So most of these kids will soon join The Untaught Three: the imprisoned children. We are jailing kids faster than ever before: the number aged 15 or under has increased by 800 per cent since 1992. Here, at last, you would think they would finally be taught something. These damaged kids are now a captive audience. They have no choice. When the gates slam behind them, some 40 per cent are functionally illiterate. So do we do the one thing guaranteed to make them less likely to mug another granny – intensively teach them to read, and how to get a job?

No. A study by the Howard League for Penal Reform visited every institution that holds teenagers, and found teaching conditions were usually dire. The teachers are paid less than those in a normal secondary school for a much harder job – so there is a high drop-out rate and low commitment. Darren at Huntercombe Young Offenders' Institution explained: "The lesson's been cancelled about once a week. The key skills and Kwik Fit courses have been cancelled as there's not enough staff." No wonder most young people leave as illiterate and unskilled as when they enter – and 80 per cent are back behind bars within two years.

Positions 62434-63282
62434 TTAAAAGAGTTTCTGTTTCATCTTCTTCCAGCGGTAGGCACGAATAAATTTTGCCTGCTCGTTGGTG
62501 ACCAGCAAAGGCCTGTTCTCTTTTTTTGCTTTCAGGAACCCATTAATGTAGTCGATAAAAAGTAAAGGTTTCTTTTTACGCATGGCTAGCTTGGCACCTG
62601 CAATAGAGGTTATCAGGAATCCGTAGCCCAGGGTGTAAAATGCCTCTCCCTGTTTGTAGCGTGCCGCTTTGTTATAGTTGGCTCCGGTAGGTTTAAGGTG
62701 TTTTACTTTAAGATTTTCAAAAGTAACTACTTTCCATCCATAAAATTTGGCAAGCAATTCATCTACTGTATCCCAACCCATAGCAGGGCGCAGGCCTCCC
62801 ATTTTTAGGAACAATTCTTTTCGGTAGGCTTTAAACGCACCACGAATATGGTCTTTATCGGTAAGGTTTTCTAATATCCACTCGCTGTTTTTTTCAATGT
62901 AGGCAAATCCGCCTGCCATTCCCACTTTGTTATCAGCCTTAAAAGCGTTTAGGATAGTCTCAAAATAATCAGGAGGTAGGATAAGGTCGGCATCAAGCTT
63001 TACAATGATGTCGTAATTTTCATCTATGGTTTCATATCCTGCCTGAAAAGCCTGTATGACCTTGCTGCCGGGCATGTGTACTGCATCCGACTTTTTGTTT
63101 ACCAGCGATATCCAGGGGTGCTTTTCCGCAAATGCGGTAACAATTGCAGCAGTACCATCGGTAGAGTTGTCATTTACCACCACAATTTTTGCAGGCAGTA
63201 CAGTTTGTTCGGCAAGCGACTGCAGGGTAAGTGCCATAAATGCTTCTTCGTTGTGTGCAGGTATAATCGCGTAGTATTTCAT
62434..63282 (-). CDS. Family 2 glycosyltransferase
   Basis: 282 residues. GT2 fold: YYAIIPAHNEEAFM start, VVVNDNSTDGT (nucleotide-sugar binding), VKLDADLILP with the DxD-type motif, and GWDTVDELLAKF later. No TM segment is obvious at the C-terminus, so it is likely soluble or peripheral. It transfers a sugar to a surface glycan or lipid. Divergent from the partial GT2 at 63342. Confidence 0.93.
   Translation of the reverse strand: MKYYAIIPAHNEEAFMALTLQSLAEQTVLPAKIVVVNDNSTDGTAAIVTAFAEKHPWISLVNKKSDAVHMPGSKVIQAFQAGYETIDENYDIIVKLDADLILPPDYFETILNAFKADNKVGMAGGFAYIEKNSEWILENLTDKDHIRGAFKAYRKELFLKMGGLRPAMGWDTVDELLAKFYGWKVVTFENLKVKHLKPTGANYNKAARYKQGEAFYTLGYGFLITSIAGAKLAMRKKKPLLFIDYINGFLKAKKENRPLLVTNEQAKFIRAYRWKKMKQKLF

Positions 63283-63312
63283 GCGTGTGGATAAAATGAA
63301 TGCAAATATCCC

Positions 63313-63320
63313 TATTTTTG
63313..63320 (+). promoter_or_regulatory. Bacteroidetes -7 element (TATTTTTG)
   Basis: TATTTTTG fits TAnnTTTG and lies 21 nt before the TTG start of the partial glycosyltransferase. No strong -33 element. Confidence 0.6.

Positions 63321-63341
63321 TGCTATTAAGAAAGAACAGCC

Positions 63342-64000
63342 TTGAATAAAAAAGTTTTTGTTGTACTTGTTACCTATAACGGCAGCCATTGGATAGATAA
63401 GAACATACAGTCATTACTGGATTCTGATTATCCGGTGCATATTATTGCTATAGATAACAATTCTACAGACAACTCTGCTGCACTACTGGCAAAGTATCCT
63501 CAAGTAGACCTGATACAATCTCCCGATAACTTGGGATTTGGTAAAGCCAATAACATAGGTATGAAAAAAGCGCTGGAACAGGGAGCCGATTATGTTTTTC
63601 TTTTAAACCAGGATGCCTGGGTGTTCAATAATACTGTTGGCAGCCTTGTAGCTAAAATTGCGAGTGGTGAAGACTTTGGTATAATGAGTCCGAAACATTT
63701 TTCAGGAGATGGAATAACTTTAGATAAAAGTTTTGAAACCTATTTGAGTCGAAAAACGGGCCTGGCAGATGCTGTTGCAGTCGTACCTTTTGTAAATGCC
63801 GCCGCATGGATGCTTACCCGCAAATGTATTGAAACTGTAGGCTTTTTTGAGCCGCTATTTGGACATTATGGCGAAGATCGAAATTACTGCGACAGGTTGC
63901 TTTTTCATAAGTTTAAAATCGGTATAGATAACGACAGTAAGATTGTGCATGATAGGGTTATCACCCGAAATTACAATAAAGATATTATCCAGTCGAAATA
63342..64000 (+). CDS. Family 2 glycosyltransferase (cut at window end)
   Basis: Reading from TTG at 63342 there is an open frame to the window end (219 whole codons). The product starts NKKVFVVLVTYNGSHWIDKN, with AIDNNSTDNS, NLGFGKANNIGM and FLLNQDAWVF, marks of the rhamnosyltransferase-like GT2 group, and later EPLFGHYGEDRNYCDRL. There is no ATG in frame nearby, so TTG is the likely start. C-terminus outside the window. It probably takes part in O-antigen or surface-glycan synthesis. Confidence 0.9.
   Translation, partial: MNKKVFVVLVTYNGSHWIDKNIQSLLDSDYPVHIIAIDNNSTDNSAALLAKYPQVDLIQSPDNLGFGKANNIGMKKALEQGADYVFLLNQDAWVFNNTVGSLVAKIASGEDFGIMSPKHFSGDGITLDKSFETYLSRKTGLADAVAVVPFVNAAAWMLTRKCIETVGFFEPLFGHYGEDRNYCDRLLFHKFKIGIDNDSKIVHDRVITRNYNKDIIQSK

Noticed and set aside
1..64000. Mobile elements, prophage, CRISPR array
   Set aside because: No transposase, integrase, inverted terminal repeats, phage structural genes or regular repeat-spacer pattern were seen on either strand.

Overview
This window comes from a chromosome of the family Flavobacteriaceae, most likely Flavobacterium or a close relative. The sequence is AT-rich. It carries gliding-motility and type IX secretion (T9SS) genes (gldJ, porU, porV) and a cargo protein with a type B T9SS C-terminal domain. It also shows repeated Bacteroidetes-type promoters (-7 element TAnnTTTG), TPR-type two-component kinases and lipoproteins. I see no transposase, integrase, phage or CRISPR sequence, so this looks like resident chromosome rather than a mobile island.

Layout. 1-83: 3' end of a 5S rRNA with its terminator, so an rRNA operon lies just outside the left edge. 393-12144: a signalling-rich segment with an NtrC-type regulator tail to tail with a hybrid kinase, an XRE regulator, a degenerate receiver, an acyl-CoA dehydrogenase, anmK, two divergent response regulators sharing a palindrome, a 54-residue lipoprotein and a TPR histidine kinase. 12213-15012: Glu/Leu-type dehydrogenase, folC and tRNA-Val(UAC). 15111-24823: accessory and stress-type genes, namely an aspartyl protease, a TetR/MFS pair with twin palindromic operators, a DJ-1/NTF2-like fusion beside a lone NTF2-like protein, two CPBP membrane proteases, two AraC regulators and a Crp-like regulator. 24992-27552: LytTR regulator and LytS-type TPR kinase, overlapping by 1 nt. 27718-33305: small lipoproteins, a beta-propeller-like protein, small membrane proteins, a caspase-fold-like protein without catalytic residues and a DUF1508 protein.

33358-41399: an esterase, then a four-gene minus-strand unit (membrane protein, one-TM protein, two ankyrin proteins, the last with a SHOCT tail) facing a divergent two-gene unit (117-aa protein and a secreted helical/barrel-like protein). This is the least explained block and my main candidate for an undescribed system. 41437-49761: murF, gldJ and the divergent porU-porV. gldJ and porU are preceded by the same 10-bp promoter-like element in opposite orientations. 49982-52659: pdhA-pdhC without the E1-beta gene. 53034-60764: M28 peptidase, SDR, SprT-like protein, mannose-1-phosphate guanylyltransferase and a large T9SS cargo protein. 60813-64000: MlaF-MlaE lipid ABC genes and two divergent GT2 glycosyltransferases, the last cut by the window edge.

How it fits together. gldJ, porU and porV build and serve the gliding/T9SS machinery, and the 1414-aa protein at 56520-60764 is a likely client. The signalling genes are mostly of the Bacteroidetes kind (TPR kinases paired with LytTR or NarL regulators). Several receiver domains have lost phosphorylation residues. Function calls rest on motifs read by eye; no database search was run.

The Untaught Four: asylum seeking children. Every year, 2,000 kids who have committed no crime are jailed in Britain's "immigration centres". They are forcibly seized from their homes or their classrooms – without time to gather their belongings – and locked away behind iron doors. They do not know when they will get out; some are held for more than six months. They are not allowed out to play in a park or to kick a ball. They are given virtually no schooling. Their "offence"? To come to Britain fleeing persecution.

I've written before about the racked, trauma-soaked children I have found in Yarl's Wood detention centre. In this week's New Statesman, a typical child-inmate tells her story. Fourteen-year-old Meltem Avcil tells how, when she was seven, her mother brought her here from Turkey, where they were being terrorised for being Kurdish. Meltem has been here for half her life, and says in a London accent: "I feel English through and through." After their asylum claim was declined, they were seized. Guards took them to Heathrow to force them to board a flight to Turkey. They beat Meltem's mother in front of her and said to the girl: "You know if you refuse to go on the plane, we'll put handcuffs on you and tie your feet." The pilot refused to fly such obviously distressed people, so they were taken back to the detention centre for three months – where they won their appeal. Jasmine is back at school and says now: "One day I will show everyone what I am capable of. But I will never forget Yarl's Wood."

After so long, do we really have to refight one of the oldest democratic debates of all – the right for every child to have an education? In 1880, the British parliament passed a law saying every child should go to school. More than a century later, thousands of kids like Khyra, Peter, Darren and Meltem are still waiting – in a country with no excuses.